Home / Topics / Strings – The guitar in the nineteenth century

Print content of page

Strings – The guitar in the nineteenth century

In the nineteenth century, the guitar occupied among the middle and working classes the place that the much more expensive piano came to acquire in aristocratic and bourgeois salons: acting as echo chambers for the operatic productions of the time (through the medium of fantasias or variations on themes from popular operas), guitarists saw their repertories increase in the twin domains of light music and demonstrative virtuosity. While the native French school shone brightly at the time – notably under the fingers of Louis Carpentras, Adolphe Ledhuy, Charles Lintant, Charles de Marescot, Jean-François Salomon and Napoléon Coste – the influence of Spain (through François de Fossa, Dionisio Aguado and Fernando Sor) and Italy (notably that of Ferdinando Carulli, Matteo Carcassi and Niccolò Paganini) is also manifest in the music composed in France for the instrument. Although it benefited from the advances of the Romantic era in terms of instrument building, the guitar had to await the invention of electric amplification devices before it could conquer musical spaces other than the salons.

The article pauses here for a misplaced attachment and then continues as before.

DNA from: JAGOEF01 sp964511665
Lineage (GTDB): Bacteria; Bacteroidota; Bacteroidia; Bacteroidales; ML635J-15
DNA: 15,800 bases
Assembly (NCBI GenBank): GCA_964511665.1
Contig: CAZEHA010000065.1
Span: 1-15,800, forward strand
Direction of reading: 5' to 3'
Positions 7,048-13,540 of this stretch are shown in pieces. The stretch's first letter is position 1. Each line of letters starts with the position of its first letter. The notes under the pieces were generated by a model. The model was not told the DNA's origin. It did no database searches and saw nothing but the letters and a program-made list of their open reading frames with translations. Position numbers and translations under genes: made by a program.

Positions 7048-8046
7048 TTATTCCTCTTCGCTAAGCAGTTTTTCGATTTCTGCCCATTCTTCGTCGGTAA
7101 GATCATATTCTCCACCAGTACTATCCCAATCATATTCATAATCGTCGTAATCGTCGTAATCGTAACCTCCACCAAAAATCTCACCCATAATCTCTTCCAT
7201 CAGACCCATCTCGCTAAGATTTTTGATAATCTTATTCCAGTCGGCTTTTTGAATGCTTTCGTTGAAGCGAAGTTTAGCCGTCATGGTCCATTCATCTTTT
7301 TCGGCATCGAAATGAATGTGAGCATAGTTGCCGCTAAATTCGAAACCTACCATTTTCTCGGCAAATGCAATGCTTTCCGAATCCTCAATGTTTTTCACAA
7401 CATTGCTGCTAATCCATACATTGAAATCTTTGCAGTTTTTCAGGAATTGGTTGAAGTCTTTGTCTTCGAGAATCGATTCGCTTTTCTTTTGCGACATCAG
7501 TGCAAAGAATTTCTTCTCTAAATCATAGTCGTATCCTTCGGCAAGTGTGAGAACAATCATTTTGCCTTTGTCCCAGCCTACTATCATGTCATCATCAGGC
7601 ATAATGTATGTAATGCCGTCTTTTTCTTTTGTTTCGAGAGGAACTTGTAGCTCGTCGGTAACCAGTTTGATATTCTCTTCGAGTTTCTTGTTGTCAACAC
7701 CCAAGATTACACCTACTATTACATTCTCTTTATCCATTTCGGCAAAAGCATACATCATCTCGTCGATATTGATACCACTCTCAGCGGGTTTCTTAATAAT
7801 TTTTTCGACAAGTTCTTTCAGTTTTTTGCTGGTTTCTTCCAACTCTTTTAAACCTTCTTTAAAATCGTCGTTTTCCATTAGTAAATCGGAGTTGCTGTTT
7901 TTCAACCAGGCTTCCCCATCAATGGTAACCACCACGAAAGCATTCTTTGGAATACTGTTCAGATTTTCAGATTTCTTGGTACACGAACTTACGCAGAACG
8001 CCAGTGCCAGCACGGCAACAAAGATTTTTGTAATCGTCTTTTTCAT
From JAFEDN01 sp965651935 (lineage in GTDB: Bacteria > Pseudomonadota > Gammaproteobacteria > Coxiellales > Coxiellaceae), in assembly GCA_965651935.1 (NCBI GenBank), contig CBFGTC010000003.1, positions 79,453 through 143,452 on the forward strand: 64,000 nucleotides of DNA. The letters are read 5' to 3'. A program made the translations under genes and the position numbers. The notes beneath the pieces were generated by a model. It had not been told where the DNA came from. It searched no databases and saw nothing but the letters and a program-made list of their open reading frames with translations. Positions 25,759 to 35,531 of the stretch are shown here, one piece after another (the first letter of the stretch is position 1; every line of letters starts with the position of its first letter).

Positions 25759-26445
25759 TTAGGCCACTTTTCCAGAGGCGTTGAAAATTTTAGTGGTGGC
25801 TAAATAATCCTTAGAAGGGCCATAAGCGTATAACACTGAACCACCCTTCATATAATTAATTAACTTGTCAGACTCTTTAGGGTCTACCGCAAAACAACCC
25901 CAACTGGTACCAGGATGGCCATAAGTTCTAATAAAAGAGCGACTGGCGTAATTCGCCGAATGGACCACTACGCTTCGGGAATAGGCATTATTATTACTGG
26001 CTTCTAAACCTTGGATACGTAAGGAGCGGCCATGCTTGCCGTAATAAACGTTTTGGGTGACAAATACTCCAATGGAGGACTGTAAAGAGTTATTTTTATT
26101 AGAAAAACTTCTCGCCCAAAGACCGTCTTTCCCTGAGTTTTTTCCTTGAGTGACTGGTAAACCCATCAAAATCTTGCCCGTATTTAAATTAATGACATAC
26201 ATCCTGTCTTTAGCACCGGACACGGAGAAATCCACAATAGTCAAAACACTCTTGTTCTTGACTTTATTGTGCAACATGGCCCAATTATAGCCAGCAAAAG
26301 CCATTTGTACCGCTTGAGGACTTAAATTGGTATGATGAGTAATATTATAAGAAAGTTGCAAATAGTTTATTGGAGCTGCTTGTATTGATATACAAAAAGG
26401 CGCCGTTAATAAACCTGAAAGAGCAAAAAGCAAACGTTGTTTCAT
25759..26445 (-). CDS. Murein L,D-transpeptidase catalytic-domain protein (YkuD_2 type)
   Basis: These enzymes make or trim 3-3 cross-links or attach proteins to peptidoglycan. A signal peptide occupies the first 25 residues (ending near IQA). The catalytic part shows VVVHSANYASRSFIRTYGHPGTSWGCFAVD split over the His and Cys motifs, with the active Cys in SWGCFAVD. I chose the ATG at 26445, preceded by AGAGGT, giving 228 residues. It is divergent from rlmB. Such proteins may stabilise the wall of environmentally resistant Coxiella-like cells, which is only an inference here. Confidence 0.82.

Images - 3
  • Chanteur de rue à Londres
  • Deux musiciennes (Charles Hodges)
  • Lyre-guitare Pleyel
  • Works - 5
  • Fantaisie élégiaque op.59 (Fernando Sor)
  • Fantaisie n° 5 op. 12 (François de Fossa)
  • Grande Sonate for guitar op.12 (Antoine de Lhoyer)
  • Recuerdo (François de Fossa)
  • Tournoi, fantaisie chevaleresque pour guitare op. 15, Le (Napoléon Coste)
  • Persons - 5
  • CARCASSI, Matteo (1792-1853)
  • COSTE, Napoléon (1805-1883)
  • FOSSA, François de (1775-1849)
  • LHOYER, Antoine de (1768-1852)
  • SOR, Fernando (1778-1839)